So it begins, that all-too-brief brief window of time when tennis lovers in the U.S. get to feel like normal sports fans. For the next six weeks or so, we can come home from work and, quite possibly, find a live tennis match on the tube. On weekends we can run our errands and take our naps and mow our lawns knowing that the DVR is taping a semi or a final for us. Can you imagine? This is how team-sports fans get to feel all the time.
Last week the men opened the window in Atlanta, a tournament that looked much less painful in the evening—maybe someday they’ll try out my idea of an all-night-match event down there. This week the men, including Atlanta champ Mardy Fish, move on to Los Angeles. But it’s the women who are the bigger story for the moment. They get their own American summer started with an intriguing, high-quality draw in Stanford. As you may already know, that draw has Maria Sharapova and Serena Williams in a potential face-off very soon. Too soon, unfortunately, for ESPN or the Tennis Channel, which don’t get to Stanford until Friday. Our all-too-brief window of normality is even briefer than I realized.
Bank of the West Classic, Stanford, Calif.; $721,000; hard courts
There was some giddy Internet and TV talk this past weekend about how Sharapova had “thrown down the gauntlet” at Serena Williams. What did Maria say, exactly? That she was looking forward to playing Serena sometime this summer (they’re each entered in four tournaments before the Open); that they’ve had some “tough matches” in the past; that rivalries are good for tennis; that she likes playing Serena, even though she doesn’t have a good record against her. Oh yes—it is on.
Sharapova is the second seed here behind Victoria Azarenka. It won’t be an easy run for either of them. The draw is small—32 players—but decently stocked. The bold-faced names include Marion Bartoli, Sam Stosur, Julia Goerges, Agnieszka Radwanska, and, somewhere between bold and plain text, seventh-seeded Ana Ivanovic. Unbolded and unseeded names of note include Sabine Lisicki, Serena, Daniela Hantuchova, and, of interest to American fans, Christina McHale.
Considering that none of these women has won a major since Serena did it at Wimbledon in 2010 (the current Slam queens, Clijsters and Kvitova, have regally held themselves out this week), this tournament will serve as a jumping off point for everyone. Azarenka, Sharapova, Lisicki, and Bartoli will want to continue their All England momentum. Serena will want to get in as many matches as she can. Goerges will want to prove that this spring was no fluke. Stosur will want to prove that last spring was no fluke. Ivanovic, you would think, will just be happy to be back on California hard courts.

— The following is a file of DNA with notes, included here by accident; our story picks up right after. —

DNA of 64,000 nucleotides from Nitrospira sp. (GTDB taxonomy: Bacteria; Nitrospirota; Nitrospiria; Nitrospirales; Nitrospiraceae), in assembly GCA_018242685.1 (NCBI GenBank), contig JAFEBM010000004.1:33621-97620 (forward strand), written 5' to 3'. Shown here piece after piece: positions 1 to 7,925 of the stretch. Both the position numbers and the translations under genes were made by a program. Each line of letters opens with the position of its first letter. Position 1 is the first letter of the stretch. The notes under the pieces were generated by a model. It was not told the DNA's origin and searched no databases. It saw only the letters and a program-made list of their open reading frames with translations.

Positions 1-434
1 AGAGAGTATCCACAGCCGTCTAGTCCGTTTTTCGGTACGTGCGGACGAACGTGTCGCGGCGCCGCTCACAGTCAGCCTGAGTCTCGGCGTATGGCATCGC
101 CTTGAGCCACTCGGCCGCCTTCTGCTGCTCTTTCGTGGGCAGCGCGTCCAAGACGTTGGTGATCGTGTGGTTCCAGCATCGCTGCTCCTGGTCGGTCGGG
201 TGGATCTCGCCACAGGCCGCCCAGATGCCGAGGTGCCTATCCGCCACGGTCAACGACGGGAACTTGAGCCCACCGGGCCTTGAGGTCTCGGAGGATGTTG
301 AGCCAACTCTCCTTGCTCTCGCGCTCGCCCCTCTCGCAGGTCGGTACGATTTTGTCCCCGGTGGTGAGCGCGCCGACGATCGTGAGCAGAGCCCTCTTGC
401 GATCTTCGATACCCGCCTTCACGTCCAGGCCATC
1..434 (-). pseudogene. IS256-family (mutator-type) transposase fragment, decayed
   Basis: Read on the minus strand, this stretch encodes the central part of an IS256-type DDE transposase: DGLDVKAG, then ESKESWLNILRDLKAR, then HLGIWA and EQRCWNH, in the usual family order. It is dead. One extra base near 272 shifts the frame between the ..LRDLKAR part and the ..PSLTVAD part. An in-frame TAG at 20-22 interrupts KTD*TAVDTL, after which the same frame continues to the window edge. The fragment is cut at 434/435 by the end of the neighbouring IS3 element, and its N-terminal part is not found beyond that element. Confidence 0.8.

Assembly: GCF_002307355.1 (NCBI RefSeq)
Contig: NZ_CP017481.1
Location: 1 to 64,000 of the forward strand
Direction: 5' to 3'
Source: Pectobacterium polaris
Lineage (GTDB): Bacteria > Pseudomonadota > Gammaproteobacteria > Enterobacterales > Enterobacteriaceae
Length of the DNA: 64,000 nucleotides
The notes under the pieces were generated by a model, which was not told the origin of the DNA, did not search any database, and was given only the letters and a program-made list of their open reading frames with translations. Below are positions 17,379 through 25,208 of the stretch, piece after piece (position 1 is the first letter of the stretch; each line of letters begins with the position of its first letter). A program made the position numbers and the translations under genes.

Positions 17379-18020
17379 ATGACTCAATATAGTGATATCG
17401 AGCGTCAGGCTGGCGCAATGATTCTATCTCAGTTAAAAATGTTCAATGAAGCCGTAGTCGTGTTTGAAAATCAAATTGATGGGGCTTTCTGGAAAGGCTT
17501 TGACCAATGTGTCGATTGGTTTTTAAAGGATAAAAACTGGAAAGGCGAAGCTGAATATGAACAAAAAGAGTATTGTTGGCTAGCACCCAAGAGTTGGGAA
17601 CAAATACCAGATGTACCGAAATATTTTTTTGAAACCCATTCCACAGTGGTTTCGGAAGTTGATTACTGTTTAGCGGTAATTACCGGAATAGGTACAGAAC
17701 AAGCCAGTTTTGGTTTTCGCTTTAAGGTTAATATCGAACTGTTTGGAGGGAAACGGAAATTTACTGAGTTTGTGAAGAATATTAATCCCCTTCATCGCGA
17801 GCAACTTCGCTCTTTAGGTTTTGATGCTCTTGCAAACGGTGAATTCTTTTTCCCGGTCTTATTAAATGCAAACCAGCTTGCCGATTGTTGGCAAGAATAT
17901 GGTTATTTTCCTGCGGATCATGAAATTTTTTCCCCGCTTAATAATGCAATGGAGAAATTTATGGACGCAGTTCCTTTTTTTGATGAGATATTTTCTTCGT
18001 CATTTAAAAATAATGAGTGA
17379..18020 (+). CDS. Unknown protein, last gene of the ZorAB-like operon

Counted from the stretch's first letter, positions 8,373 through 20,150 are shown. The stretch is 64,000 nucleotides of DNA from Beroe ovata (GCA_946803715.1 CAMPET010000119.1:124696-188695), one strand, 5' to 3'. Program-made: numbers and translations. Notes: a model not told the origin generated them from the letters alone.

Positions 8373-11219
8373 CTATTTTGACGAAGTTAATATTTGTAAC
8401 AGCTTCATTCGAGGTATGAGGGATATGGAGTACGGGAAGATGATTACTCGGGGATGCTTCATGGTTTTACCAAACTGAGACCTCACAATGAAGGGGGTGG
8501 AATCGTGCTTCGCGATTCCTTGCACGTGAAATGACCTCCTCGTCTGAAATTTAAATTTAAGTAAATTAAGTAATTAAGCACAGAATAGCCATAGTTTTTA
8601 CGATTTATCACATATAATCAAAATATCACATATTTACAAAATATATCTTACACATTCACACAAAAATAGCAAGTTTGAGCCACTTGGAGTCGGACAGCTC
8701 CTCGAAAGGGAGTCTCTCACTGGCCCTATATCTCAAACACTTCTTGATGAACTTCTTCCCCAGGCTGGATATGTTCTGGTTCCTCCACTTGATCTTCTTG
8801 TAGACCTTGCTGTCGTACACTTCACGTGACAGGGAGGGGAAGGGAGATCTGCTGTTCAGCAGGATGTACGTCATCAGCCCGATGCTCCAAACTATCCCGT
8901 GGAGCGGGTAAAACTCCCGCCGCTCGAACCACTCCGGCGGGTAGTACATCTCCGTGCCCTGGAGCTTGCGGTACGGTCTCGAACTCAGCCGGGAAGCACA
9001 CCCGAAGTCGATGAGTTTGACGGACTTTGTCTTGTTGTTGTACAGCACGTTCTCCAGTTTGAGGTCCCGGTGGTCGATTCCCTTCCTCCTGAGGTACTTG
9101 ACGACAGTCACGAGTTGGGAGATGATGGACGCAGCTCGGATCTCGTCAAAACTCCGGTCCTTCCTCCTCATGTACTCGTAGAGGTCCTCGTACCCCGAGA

Starting with, but not ending with, Maria vs. Serena, this should be a fun tournament. It’s enough to make me wish, even after I temporarily swore it off after the French/Wimbledon double, that I was back on the road.
Farmers Classic, Los Angeles, $619,500; Plexipave; 250 ranking points
As the big dogs continue their summer siesta—it seems to get a little longer each year, doesn’t it?—the rest of the men scatter themselves to the 250 winds this week, in Umag, Gstaad, and Los Angeles. The latter has the highest-profile draw, topped by the first two seeds, Fish and Juan Martin del Potro. We know the American loves the hard-court season, and with his new Top 10 status he’ll have one more reason to love it: the appearance fees. Let’s hope he doesn’t play too much or peak too early this summer.
Del Potro may love this time of year even more. He began his own ascent into the Top 10 at this point in 2008, and extended that run the next season all the way to a U.S. Open title. This should, finally, be the moment when we can say he’s officially back, at full strength, with all the match preparation he could hope for. I’ll be interested to see how del Potro does from here through the Open. Did his year away permanently halt the momentum that took him to that title at Flushing Meadows? At the French and Wimbledon, he gave Djokovic and Nadal a scare for one set, but he was clearly a level below them overall; he wasn’t consistent enough for Djokovic, and he didn’t play the big points the way Nadal did. Is that where he’s going to continue to be for the long haul? The “Next” label that del Potro wore in 2009 is no longer available, after all. Djokovic has grabbed it back from him, and he doesn't look ready to give it up again.
Other names in L.A.: Ryan Sweeting, winner in Houston, who opened with a nice victory over Somdev Devvarman; Gilles Muller, enjoying a mini-renaissance of late; Fernando Gonzalez, still playing tennis, perhaps holding on until next year’s Olympics; Marcos Baghdatis; Grigor Dimitrov, who may have already faced Tommy Haas by the time you read this; blue-collar grinder and screamer Alex Bogomolov, Jr.; James Blake, also still playing tennis; Ernests Gulbis, also still playing tennis, from what I've heard. And, in a first-round match to watch, the returning Richard Berankis vs. rising Ryan Harrison.
Dang, this tournament sounds good, too. That’s tennis for you; just when you feel like getting out for a while, it pulls you back in. Now if only I didn’t have to wait until Friday to see it on the tube, like a normal sports fan.